Copper rose the most in a month as a bigger-than-forecast drop in U.S. jobless claims eased concern that the economic recovery is faltering.
Applications for unemployment benefits dropped last week for the first time in a month. The dollar fell as much as 0.8 percent against a basket of six major currencies, as demand for a haven eased. The Reuters/Jefferies CRB Index of 19 raw materials rebounded from a six-session slump. The U.S. is the world’s second-largest copper consumer, after China.
Today’s trading was “dominated by macro releases out of the U.S. with weekly initial claims figuring most prominently,” Edward Meir, an analyst at MF Global Holdings Ltd. in Darien, Connecticut, said today in a report.
Copper futures for December delivery rose 9.4 cents, or 2.9 percent, to close at $3.3255 a pound at 1:21 p.m. on the Comex in New York. That’s the biggest gain for a most-active contract since July 21.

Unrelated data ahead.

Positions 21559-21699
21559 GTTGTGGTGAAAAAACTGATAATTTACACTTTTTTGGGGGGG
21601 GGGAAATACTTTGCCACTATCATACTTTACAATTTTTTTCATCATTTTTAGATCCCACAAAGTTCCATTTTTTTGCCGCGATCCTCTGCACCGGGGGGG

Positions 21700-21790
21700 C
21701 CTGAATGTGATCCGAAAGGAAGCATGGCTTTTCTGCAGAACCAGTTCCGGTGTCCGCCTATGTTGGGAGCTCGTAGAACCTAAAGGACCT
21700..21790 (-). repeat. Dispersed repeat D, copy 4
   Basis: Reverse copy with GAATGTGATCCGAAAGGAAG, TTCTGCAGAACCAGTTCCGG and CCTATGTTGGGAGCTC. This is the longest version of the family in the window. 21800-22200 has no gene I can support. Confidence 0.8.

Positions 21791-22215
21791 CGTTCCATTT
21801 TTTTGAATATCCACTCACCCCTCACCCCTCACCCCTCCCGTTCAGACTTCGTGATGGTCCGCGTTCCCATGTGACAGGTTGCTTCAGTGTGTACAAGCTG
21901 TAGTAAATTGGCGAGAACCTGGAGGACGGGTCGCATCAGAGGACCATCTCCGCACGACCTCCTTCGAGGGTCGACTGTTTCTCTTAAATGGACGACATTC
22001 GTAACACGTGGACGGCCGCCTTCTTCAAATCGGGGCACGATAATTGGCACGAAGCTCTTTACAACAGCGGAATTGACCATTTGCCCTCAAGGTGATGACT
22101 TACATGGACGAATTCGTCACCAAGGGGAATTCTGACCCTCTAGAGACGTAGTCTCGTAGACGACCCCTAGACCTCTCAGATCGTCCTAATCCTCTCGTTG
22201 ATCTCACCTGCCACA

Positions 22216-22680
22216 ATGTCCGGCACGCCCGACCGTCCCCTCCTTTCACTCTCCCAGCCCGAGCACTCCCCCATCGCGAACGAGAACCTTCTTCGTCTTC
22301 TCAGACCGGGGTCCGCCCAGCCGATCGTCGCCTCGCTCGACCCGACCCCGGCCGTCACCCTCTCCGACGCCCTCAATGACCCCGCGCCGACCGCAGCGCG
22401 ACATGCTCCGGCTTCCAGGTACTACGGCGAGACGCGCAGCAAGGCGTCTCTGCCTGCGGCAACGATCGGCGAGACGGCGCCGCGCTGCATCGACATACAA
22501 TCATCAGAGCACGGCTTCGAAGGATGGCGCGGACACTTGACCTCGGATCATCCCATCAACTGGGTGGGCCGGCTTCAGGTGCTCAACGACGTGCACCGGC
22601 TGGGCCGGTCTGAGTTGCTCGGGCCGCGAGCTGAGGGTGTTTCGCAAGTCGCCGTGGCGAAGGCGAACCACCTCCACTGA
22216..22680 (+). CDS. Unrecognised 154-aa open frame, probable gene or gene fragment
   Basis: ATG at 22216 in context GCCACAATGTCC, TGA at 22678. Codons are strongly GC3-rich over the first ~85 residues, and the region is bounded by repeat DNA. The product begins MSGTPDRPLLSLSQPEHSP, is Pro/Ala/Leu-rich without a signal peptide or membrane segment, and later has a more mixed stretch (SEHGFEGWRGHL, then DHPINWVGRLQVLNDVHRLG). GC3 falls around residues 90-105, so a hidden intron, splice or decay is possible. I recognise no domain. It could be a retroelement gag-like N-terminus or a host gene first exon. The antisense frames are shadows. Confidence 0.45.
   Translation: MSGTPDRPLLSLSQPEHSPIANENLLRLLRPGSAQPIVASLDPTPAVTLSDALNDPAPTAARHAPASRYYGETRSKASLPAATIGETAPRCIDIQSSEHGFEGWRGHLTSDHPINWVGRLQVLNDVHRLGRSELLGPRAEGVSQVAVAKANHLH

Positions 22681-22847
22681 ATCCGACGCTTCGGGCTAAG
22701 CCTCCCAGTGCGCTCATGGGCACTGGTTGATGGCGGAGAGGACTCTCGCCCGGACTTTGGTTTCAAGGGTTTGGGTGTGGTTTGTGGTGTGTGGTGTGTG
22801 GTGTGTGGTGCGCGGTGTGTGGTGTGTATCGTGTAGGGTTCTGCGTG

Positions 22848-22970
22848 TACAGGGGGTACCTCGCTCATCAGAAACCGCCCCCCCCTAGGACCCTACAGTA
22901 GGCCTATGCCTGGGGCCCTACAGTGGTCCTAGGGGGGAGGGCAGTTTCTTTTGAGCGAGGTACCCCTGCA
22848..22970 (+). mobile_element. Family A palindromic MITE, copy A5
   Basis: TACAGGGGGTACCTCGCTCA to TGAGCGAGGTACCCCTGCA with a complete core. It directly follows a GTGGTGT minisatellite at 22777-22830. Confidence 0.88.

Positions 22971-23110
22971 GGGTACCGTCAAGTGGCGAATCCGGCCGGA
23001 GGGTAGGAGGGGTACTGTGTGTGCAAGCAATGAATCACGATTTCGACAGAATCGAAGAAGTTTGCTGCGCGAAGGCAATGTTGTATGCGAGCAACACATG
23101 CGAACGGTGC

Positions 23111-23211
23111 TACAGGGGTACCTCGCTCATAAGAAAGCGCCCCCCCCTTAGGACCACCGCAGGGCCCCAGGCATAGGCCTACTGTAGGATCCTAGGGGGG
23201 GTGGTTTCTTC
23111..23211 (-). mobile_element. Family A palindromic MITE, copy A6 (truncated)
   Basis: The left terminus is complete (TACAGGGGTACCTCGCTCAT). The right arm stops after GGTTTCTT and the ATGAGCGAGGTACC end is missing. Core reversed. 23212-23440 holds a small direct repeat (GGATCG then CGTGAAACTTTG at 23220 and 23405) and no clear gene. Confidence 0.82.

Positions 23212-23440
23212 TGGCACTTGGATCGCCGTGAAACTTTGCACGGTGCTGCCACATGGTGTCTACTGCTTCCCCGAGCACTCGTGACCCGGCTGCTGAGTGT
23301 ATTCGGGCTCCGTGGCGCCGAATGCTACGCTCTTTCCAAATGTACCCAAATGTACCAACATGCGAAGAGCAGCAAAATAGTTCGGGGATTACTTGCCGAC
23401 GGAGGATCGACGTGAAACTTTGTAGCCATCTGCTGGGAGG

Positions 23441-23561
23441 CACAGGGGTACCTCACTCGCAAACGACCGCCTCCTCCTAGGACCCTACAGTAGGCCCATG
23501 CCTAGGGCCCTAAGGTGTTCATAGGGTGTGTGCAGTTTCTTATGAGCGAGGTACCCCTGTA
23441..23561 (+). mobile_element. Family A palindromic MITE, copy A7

Yesterday, the metal closed above the 200-day moving average of $3.2213, after touching $3.20, the lowest level July 28. This is a “significant” price action that “attracted follow-through buying overnight out of China and India,” Alex Heath, the head of London Metal Exchange trading at RBC Capital Markets, said in a daily report.
‘More to Go’
“The bounce will have more to go,” especially if tomorrow’s readings on the U.S. economy “don’t blindside investors by coming in worse than expected,” MF Global’s Meir said.
A report from the Commerce Department may show gross domestic product grew at 1.4 percent in the second quarter, rather than the 2.4 percent annual rate calculated last month, according to the median forecast in a Bloomberg News survey of 81 economists.
Copper for delivery in three months jumped $203.50, or 2.9 percent, to $7,304.50 a metric ton ($3.32 a pound) on the LME.
Also in London, tin surged 4.9 percent to $21,350 a ton, the biggest gain since July 23.
Zinc rose 4.4 percent to $2,050 a ton while lead gained 3.3 percent to $2,025.50 a ton. For both metals, the advance was the biggest since Aug. 2. Aluminum and nickel also climbed.